The U.S. delegation at the United Nations walked out Thursday as Iranian President Mahmoud Ahmadinejad delivered a fiery broadside against the United States and what he called its "slave masters and colonial masters."
Ahmadinejad told the U.N. audience that the United States used "the mysterious September 11 incident" as a pretext for wars against Afghanistan and Iraq.
The Iranian president offered his criticism in the form of a series of questions, asking who had engaged in slavery, imposed colonialism, supported military regimes and triggered World War I, World War II, the Korean War and the Vietnam War.
"The answers are clear," Ahmadinejad said.
"By using their imperialistic media network which is under the influence of colonialism they threaten anyone who questions the Holocaust and the September 11 event with sanctions and military actions," he said.
The two U.S. diplomats, who specialize in the Middle East, were followed out of the chamber by diplomats from more than 30 countries. They included the 27 European Union members, Australia, New Zealand, Somalia, Liechtenstein, Monaco, San Marino and Macedonia, a U.N. diplomat said.
Mark Kornblau, spokesman for the U.S. Mission to the United Nations, said: "Mr. Ahmadinejad had a chance to address his own people's aspirations for freedom and dignity, but instead he again turned to abhorrent anti-Semitic slurs and despicable conspiracy theories."
Ahmadinejad accused some unidentified European countries of still using the Holocaust "as the excuse to pay fine or ransom to the Zionists." He also said any question about the foundation of Zionism is condemned by the U.S. "as an unforgivable sin."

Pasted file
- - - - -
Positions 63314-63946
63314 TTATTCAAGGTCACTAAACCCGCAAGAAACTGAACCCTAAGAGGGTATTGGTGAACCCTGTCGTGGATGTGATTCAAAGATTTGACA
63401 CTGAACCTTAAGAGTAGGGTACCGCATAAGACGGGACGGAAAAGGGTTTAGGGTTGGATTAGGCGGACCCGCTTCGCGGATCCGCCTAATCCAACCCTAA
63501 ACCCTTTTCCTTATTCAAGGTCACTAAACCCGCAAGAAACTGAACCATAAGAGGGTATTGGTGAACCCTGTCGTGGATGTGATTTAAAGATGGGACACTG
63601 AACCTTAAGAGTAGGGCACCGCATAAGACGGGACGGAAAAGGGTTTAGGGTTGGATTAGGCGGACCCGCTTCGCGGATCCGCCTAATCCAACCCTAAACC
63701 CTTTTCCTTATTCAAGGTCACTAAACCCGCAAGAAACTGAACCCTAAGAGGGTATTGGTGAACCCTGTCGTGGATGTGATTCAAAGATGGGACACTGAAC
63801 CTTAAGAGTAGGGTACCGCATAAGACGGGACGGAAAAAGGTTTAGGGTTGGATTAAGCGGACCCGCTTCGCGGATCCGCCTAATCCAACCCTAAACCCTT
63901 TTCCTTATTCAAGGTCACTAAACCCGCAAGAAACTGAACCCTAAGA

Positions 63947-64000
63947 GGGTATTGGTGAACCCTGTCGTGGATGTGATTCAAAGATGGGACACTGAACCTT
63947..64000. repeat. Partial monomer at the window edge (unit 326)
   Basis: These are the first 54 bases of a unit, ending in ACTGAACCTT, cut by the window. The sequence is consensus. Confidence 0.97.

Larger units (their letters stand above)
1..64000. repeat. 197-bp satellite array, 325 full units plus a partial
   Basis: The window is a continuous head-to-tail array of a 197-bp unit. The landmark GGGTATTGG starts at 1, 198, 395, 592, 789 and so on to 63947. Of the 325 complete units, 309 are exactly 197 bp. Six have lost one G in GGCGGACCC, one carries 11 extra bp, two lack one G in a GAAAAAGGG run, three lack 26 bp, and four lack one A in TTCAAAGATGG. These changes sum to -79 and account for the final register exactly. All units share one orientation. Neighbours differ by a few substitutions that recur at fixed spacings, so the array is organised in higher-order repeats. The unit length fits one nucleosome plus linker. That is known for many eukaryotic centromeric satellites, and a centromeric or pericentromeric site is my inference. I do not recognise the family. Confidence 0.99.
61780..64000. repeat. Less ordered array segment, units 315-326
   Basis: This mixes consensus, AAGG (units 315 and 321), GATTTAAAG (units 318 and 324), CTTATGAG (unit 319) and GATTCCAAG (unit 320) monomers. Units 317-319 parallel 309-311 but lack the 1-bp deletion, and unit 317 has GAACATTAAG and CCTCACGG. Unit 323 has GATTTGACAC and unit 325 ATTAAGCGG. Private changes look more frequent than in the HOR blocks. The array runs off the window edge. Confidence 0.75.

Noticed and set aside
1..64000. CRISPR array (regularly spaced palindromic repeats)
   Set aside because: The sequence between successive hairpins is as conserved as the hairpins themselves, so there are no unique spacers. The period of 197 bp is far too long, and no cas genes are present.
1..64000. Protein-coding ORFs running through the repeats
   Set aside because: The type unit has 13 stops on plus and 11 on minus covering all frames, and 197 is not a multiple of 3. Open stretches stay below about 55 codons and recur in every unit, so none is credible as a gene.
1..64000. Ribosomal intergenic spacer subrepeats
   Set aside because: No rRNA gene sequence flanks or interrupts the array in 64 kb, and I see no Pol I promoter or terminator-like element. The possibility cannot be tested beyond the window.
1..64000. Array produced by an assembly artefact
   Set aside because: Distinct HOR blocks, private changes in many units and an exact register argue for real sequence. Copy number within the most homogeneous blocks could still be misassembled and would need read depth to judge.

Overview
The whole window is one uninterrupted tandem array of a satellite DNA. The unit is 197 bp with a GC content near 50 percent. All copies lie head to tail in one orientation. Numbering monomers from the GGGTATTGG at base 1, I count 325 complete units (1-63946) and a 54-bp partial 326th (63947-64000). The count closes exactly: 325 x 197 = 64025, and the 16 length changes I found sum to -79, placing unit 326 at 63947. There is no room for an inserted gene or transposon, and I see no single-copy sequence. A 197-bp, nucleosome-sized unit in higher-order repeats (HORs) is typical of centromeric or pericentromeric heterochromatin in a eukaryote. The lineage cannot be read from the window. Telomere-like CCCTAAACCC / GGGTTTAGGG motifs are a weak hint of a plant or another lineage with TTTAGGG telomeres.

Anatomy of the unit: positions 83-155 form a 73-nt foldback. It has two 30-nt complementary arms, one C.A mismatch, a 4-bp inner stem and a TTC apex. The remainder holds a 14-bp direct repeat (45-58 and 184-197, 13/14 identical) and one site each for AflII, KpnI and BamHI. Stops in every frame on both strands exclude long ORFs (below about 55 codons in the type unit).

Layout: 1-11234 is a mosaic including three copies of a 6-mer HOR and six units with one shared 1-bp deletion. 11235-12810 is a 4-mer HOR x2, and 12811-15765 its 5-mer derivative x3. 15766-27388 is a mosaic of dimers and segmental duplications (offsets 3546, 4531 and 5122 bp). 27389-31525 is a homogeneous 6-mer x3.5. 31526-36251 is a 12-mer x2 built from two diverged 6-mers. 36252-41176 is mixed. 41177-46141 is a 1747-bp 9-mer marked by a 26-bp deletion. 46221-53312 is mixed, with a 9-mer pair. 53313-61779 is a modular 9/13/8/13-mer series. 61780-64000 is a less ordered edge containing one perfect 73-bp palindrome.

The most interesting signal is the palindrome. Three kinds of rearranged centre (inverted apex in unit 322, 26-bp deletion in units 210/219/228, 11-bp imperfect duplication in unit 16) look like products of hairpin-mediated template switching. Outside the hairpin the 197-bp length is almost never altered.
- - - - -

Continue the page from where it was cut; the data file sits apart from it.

When the idea of an independent fact-finding investigation of "the hidden elements" involved in the Sept. 11 attacks was raised last year, he said, "My country and myself came under pressure and threat by the government of the United States."
"Instead of assigning a fact-finding team, they killed the main perpetrator and threw his body into the sea," Ahmadinejad said, referring to the U.S. military's killing of al-Qaida leader Osama bin Laden in early May.
Later, in an interview with The Associated Press, Ahmadinejad said the World Trade Center towers collapse couldn't have been just due to the planes, but explosives must have been detonated.
Ahmad Batebi, an Iranian human rights activist who fled the country in 2008 after years of imprisonment, said the problem is the oppressive Iranian regime, not Ahmadinejad.
“Ahmadinejad is not important,” Batebi told msnbc.com. “He is a temporary person in his position.” The message he brought to the U.N. was “just the Iranian government, not the Iranian people,” he said.
Ahmadinejad spoke one day after two Americans were released by Iran after being convicted of spying and being held for two years.
Josh Fattal and Shane Bauer, who said they had been hiking along the Iran-Iraq border, arrived Wednesday in Oman under a $1 million bail-for-freedom deal and were embraced by relatives. Also on hand was Sarah Shourd, who was freed by Iran last year.
The three were detained in July 2009 along the Iran-Iraq border. They maintained their innocence, saying they were only hiking in Iraq's relatively peaceful Kurdish region and might have accidentally wandered into Iran. Last month, Fattal and Bauer were sentenced to eight years in prison each for illegal entry into Iran and espionage.